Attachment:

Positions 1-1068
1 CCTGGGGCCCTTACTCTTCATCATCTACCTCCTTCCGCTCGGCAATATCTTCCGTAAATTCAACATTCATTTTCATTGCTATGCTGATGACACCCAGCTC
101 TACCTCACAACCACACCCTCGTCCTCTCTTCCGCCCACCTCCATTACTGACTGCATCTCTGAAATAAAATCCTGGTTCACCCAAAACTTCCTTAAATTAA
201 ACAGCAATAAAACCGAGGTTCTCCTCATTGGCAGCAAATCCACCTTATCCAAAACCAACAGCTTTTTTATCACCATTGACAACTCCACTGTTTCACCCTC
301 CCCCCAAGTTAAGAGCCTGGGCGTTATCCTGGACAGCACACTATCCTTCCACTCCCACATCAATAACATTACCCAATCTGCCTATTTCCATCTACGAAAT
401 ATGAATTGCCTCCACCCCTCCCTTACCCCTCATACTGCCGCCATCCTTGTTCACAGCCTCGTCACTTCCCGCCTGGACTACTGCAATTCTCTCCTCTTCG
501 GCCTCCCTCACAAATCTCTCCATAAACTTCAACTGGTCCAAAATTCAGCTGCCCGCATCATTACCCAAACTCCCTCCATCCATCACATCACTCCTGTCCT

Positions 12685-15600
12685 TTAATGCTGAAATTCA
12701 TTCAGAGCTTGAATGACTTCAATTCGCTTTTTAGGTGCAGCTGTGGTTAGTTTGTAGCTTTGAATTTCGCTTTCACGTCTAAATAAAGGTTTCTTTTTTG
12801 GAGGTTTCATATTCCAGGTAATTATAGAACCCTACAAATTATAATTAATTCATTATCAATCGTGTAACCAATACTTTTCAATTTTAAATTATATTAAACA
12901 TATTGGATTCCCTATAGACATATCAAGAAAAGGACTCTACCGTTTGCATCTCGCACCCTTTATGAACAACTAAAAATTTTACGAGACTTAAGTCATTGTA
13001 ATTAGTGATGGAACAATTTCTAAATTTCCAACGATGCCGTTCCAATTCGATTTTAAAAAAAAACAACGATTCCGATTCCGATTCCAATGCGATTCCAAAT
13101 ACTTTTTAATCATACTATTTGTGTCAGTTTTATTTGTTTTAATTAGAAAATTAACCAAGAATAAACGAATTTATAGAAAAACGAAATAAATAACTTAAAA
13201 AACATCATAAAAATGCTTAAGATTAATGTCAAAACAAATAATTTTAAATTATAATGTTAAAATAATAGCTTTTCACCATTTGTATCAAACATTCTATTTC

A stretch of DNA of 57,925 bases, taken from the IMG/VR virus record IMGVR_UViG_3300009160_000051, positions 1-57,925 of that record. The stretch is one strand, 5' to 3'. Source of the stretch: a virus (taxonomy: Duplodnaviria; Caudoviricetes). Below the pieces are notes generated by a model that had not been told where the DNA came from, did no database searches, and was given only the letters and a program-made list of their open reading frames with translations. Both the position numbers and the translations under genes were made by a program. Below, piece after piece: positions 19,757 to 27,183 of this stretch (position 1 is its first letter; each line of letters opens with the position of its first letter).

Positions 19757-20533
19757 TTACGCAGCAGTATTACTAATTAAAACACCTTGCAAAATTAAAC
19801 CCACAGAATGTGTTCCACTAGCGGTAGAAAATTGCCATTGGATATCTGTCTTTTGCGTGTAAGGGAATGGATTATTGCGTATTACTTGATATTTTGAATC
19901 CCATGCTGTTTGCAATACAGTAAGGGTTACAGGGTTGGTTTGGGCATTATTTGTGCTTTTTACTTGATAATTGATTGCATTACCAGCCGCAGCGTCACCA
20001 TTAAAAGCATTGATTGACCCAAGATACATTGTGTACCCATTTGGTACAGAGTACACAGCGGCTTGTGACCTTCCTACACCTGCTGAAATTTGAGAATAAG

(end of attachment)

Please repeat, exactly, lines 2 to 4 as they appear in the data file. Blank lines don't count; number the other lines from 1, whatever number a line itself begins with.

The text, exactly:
1 CCTGGGGCCCTTACTCTTCATCATCTACCTCCTTCCGCTCGGCAATATCTTCCGTAAATTCAACATTCATTTTCATTGCTATGCTGATGACACCCAGCTC
101 TACCTCACAACCACACCCTCGTCCTCTCTTCCGCCCACCTCCATTACTGACTGCATCTCTGAAATAAAATCCTGGTTCACCCAAAACTTCCTTAAATTAA
201 ACAGCAATAAAACCGAGGTTCTCCTCATTGGCAGCAAATCCACCTTATCCAAAACCAACAGCTTTTTTATCACCATTGACAACTCCACTGTTTCACCCTC